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Using item response theory improved responsiveness of patient-reported outcomes measures in carpal tunnel syndrome

Lyren, Per-Erik and Atroshi, Isam LU (2012) In Journal of Clinical Epidemiology 65(3). p.325-334
Abstract
Objective: To compare responsiveness based on item response theory (IRT) with that based on conventional scoring for two patient-reported outcomes measures in carpal tunnel syndrome (CTS); the short disabilities of the arm, shoulder, and hand (QuickDASH) measure, and the 6-item CTS symptoms scale (CTS-6). Study Design and Setting: Prospective cohort study of patients with CTS undergoing carpal tunnel release at one orthopedic department. Of 455 consecutive patients, 343 completed the QuickDASH and the CTS-6 before and within 1 year after surgery. IRT-based and conventional scores were compared in subgroups according to global rating of change in hand status and treatment satisfaction. The effect size (ES) and the area under the receiver... (More)
Objective: To compare responsiveness based on item response theory (IRT) with that based on conventional scoring for two patient-reported outcomes measures in carpal tunnel syndrome (CTS); the short disabilities of the arm, shoulder, and hand (QuickDASH) measure, and the 6-item CTS symptoms scale (CTS-6). Study Design and Setting: Prospective cohort study of patients with CTS undergoing carpal tunnel release at one orthopedic department. Of 455 consecutive patients, 343 completed the QuickDASH and the CTS-6 before and within 1 year after surgery. IRT-based and conventional scores were compared in subgroups according to global rating of change in hand status and treatment satisfaction. The effect size (ES) and the area under the receiver operating characteristic (ROC) curve were used as measures of responsiveness. Results: The mean value for the IRT-based QuickDASH estimate was -0.09 (standard deviation [SD] = 1.13) preoperatively and -2.14 (SD = 1.79) postoperatively (ES = -1.8) and for the CTS-6 estimate was 0.29 (SD = 1.36) preoperatively and -3.87 (SD = 2.3) postoperatively (ES = -3.1), indicating very large improvement. The ES for the QuickDASH and CTS-6 were very large (-2.4 and -3.8), respectively, in the group with the largest perceived improvement and decreased with lower perceived improvement. The ES was consistently larger with IRT-based scoring than conventional scoring. The AUC for the QuickDASH and CTS-6 exceeded 0.85. Conclusion: IRT-based scoring showed high responsiveness for the QuickDASH and CTS-6, and the ES were larger than those estimated using conventional scoring. (C) 2012 Elsevier Inc. All rights reserved. (Less)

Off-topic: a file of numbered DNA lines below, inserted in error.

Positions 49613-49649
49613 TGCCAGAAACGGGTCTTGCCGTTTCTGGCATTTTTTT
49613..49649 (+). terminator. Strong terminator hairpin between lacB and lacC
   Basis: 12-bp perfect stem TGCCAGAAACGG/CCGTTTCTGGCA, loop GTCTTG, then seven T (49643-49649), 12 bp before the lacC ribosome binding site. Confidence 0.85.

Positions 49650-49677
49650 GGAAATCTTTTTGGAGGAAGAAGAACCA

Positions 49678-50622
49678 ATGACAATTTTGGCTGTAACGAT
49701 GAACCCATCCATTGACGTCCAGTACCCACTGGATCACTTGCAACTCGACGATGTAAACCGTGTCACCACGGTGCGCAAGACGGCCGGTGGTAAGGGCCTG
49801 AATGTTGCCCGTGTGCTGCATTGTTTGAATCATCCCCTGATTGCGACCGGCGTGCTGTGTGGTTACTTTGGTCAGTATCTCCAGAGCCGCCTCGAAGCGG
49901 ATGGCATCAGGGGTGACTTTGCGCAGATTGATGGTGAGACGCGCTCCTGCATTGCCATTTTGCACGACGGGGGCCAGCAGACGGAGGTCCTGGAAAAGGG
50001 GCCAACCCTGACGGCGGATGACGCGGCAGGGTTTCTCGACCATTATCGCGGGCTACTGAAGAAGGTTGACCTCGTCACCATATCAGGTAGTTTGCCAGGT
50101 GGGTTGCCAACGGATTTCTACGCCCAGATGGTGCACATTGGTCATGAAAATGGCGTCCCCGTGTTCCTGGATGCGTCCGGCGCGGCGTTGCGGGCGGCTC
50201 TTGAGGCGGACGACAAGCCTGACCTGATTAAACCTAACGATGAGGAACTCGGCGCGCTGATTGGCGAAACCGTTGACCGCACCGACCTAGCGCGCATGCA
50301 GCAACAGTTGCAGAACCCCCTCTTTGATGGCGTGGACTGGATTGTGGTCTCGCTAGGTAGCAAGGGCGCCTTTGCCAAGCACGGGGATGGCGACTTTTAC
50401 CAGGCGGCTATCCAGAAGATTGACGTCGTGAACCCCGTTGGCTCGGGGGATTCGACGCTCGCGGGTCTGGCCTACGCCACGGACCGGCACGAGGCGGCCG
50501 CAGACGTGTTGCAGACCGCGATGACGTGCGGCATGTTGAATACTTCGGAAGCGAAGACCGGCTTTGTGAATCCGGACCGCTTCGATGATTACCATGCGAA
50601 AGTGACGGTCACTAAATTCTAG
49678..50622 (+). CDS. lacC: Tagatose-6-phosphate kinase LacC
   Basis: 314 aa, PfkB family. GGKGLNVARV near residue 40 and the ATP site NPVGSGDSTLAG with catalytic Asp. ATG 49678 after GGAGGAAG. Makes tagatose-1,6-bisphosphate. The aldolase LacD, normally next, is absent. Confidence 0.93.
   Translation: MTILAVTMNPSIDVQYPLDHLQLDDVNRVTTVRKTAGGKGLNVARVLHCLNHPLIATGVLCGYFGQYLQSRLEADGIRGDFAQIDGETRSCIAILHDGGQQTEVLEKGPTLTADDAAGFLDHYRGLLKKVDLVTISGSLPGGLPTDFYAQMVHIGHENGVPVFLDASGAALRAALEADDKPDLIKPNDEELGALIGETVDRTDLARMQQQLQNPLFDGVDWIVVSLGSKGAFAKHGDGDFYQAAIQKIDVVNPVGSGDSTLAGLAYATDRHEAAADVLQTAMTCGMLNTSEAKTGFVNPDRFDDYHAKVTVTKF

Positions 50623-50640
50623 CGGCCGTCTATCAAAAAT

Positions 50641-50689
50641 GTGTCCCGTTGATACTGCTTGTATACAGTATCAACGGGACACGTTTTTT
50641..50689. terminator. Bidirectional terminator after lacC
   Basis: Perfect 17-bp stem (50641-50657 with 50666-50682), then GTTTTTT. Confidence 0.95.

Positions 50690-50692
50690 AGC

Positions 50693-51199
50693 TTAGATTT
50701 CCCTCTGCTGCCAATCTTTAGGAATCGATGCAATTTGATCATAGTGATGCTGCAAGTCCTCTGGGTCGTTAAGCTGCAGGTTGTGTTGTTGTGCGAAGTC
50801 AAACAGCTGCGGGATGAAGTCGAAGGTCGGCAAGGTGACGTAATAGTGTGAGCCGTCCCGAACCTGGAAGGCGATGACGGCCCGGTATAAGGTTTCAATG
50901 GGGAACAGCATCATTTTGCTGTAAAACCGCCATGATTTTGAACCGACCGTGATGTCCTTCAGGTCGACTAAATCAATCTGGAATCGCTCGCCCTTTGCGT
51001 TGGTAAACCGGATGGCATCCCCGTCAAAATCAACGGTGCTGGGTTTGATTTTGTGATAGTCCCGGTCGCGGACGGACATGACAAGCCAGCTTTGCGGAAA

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author
organization
publishing date
type
Contribution to journal
publication status
published
subject
keywords
Carpal tunnel syndrome, QuickDASH, CTS symptoms scale, Item response, theory, Patient-reported outcomes, Effect size, AUC
in
Journal of Clinical Epidemiology
volume
65
issue
3
pages
325 - 334
publisher
Elsevier
external identifiers
  • wos:000299754800016
  • scopus:84855991044
ISSN
1878-5921
DOI
10.1016/j.jclinepi.2011.08.009
language
English
LU publication?
yes
id
da28c6d0-d063-4421-9702-24681bae64bb (old id 2416076)
date added to LUP
2012-04-02 09:34:05
date last changed
2017-01-15 03:17:27
@article{da28c6d0-d063-4421-9702-24681bae64bb,
  abstract     = {Objective: To compare responsiveness based on item response theory (IRT) with that based on conventional scoring for two patient-reported outcomes measures in carpal tunnel syndrome (CTS); the short disabilities of the arm, shoulder, and hand (QuickDASH) measure, and the 6-item CTS symptoms scale (CTS-6). Study Design and Setting: Prospective cohort study of patients with CTS undergoing carpal tunnel release at one orthopedic department. Of 455 consecutive patients, 343 completed the QuickDASH and the CTS-6 before and within 1 year after surgery. IRT-based and conventional scores were compared in subgroups according to global rating of change in hand status and treatment satisfaction. The effect size (ES) and the area under the receiver operating characteristic (ROC) curve were used as measures of responsiveness. Results: The mean value for the IRT-based QuickDASH estimate was -0.09 (standard deviation [SD] = 1.13) preoperatively and -2.14 (SD = 1.79) postoperatively (ES = -1.8) and for the CTS-6 estimate was 0.29 (SD = 1.36) preoperatively and -3.87 (SD = 2.3) postoperatively (ES = -3.1), indicating very large improvement. The ES for the QuickDASH and CTS-6 were very large (-2.4 and -3.8), respectively, in the group with the largest perceived improvement and decreased with lower perceived improvement. The ES was consistently larger with IRT-based scoring than conventional scoring. The AUC for the QuickDASH and CTS-6 exceeded 0.85. Conclusion: IRT-based scoring showed high responsiveness for the QuickDASH and CTS-6, and the ES were larger than those estimated using conventional scoring. (C) 2012 Elsevier Inc. All rights reserved.},
  author       = {Lyren, Per-Erik and Atroshi, Isam},
  issn         = {1878-5921},
  keyword      = {Carpal tunnel syndrome,QuickDASH,CTS symptoms scale,Item response,theory,Patient-reported outcomes,Effect size,AUC},
  language     = {eng},
  number       = {3},
  pages        = {325--334},
  publisher    = {Elsevier},
  series       = {Journal of Clinical Epidemiology},
  title        = {Using item response theory improved responsiveness of patient-reported outcomes measures in carpal tunnel syndrome},
  url          = {http://dx.doi.org/10.1016/j.jclinepi.2011.08.009},
  volume       = {65},
  year         = {2012},
}